Louisa May Alcott - Pine Place Historic Marker
Louisa May Alcott, age 20 (image from Wikimedia)
Historic marker at Pine Place site (image from Historic Marker Database)
Marker on Germantown Avenue (image from Historic Marker Database)
Backstory and Context
About Louisa May Alcott
Louisa May Alcott's father, Amos Bronson Alcott (1799-1888), was an educator in Boston who moved to Philadelphia in 1830. He had been invited to the city by the Quaker Rueben Haines to help establish a progressive school at Pine Place, affiliated with Germantown Academy. The school promoted discussion and self-analysis over the more typical memorization and repetition of the day . Louisa's mother, Abigail May, who kept extensive journals all her life, assisted at the school. The Alcotts also lived at Pine Place, and on Amos' thirty-third birthday, Louisa was born there on November 29, 1832 [2; 3]. Her elder sister Anna had been born a year earlier at a nearby boarding house . After Rueben Haines' death, the school eventually failed, and Amos opened Alcott's School. However, only a year later the family moved back to Boston, and Louisa was raised primarily in Boston and Concord, along with her sisters, Anna, Elizabeth, and May [2; 3; 4]. The Alcotts were friends with transcendentalists Ralph Waldo Emerson and Henry David Thoreau, and worked with them as part of the Underground Railroad. Amos helped found William Lloyd Garrison’s Preliminary Anti-Slavery Society and allowed an African American girl to attend his school in Massachusetts, despite white parents' objections [3; 4]. Abigail was also an active abolitionist, and had been a member of Philadelphia's Female Anti-Slavery Committee .
The family struggled with poverty, and at 15 years old, Louisa (already passionately involved in writing) swore to help her family and achieve wealth and fame before her death. She worked as a teacher, seamstress, governess, and household servant—the only acceptable employments for a woman at the time—while writing and publishing poetry and short stories in magazines under the pen name A. M. Bernard . She used her mother's initials and a masculine-sounding last name because women's writing was not considered serious at the time . When she was 22 years old, her first book, Flower Fables (1854), was published; she went on to write nearly 300 stories, novels, poems, and articles, including writing anti-slavery articles for The Atlantic and publishing her most famous novel, Little Women (1868), which she wrote when her publisher asked her to write "a book for girls," . During the Civil War, she served the Union as a nurse in Washington, D.C., though she would have preferred to fight alongside the men, according to her journals. On the basis of her experience, she published Hospital Sketches in 1863 [3; 4]. While working as a nurse, she became ill herself and got mercury poisoning during treatment. Permanent damage to her nervous system resulted, and may have contributed to her death. Louisa never married, though she had offers, and spent her life helping her family, the cause of abolition, and the women's suffrage movement. After the death of her sister, she also raised her niece .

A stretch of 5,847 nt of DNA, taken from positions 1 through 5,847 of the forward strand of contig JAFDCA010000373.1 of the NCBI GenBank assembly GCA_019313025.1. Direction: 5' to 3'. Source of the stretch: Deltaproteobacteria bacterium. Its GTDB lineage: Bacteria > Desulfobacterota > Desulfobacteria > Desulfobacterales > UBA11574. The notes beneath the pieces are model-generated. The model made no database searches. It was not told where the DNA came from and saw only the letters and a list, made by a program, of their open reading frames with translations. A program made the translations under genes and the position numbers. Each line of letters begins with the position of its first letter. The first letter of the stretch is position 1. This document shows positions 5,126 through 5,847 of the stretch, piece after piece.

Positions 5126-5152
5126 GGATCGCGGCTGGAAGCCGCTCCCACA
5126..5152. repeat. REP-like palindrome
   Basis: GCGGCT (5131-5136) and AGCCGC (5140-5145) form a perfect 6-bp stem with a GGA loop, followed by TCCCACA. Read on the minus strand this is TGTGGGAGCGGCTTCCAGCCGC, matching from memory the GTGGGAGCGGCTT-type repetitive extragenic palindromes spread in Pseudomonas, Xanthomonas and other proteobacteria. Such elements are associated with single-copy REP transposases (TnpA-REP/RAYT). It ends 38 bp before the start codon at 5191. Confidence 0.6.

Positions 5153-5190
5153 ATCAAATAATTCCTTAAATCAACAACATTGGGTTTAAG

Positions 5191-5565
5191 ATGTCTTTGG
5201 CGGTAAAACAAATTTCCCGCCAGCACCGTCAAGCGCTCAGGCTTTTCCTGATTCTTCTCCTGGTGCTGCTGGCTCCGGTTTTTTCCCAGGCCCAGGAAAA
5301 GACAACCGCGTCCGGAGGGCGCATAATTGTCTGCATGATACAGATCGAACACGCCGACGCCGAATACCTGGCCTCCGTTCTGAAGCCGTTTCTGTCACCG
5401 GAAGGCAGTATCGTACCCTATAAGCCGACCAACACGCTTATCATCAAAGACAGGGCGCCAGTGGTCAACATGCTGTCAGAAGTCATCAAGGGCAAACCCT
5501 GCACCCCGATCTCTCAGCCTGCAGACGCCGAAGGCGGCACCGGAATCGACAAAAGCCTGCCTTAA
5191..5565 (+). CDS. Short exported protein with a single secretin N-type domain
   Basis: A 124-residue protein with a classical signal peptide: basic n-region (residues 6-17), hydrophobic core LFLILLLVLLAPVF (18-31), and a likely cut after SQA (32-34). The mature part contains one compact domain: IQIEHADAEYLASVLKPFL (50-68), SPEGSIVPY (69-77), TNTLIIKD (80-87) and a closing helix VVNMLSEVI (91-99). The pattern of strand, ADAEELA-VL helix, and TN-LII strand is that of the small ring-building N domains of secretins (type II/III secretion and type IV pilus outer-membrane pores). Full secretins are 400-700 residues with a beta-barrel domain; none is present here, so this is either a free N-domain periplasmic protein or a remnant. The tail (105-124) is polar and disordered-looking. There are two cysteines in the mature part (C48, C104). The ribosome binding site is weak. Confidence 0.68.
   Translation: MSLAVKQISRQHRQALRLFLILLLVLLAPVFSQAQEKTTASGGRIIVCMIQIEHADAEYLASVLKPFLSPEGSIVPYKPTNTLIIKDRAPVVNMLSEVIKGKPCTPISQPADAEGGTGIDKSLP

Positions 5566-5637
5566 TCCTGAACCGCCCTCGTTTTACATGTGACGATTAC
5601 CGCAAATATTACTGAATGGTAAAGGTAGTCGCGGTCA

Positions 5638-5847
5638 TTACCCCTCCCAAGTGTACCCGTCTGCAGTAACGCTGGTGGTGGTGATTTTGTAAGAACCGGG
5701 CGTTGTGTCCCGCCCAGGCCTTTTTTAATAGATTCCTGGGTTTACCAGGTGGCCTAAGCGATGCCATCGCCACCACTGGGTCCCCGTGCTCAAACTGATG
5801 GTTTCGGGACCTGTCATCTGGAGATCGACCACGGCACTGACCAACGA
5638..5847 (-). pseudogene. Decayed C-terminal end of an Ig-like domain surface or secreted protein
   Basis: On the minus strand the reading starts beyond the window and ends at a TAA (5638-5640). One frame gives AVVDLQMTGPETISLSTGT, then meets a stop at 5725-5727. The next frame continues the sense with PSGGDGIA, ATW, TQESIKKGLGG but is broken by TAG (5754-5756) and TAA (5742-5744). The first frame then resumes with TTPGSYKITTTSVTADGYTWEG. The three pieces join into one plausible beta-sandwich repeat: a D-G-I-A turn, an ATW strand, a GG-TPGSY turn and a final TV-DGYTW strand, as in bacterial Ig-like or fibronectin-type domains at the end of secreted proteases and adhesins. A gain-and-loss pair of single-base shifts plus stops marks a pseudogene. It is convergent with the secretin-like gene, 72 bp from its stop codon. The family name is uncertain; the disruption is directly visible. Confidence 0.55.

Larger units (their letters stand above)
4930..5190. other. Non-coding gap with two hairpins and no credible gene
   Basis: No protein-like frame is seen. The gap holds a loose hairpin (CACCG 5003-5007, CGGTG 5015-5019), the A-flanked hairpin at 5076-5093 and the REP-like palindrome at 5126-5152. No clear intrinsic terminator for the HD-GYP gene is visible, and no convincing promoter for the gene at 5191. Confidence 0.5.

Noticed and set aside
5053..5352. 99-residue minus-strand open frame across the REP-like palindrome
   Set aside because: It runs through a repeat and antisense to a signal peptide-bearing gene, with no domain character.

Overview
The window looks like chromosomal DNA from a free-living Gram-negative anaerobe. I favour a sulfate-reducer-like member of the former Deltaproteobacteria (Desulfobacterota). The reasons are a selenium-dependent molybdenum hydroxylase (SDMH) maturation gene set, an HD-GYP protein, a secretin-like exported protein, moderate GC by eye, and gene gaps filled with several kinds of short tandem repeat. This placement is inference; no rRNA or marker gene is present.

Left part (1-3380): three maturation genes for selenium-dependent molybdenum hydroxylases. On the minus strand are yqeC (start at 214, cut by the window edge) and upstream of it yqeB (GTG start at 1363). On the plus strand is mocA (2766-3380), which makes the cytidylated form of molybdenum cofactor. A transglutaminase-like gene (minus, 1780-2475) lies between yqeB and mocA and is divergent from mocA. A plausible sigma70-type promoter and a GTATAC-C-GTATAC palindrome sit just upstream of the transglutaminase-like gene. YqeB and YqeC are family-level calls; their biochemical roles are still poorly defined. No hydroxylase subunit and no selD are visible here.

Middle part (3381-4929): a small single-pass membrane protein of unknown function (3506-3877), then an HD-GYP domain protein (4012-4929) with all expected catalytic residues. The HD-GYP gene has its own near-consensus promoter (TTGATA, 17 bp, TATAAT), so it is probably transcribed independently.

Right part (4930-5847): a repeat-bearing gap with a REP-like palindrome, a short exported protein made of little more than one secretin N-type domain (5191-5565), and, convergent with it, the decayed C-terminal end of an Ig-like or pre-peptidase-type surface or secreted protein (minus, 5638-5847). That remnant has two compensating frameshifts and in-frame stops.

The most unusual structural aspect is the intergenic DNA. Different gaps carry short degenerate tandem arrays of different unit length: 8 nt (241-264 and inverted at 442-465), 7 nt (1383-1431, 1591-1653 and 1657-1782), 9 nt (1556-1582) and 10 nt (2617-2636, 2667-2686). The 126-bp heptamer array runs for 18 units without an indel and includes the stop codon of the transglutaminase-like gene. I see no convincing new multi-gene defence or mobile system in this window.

Around 1880, Louisa spent a week in her hometown of Philadelphia, where she visited Germantown Academy to the delight of the girls attending. Louisa's father died on March 4, 1888, and, at age 55, Louisa died two days later, on March 6. She is buried in Sleepy Hollow Cemetery in Concord, near Emerson and Thoreau's graves [3; 4]. She had written up to the day of her death. The Germantown Historical Society at 5501 Germantown Avenue holds books and other materials related to her life and works .
Historic Marker Inscription:
Louisa May Alcott
The author of “Little Women” was born here at “Pine Place,”
Nov. 29, 1832, to the educator Bronson Alcott and his wife Abigail. An
abolitionist, Civil War nurse, and suffragist, she wrote children’s books and Gothic thrillers. The Alcotts lived in this county, 1830-34 .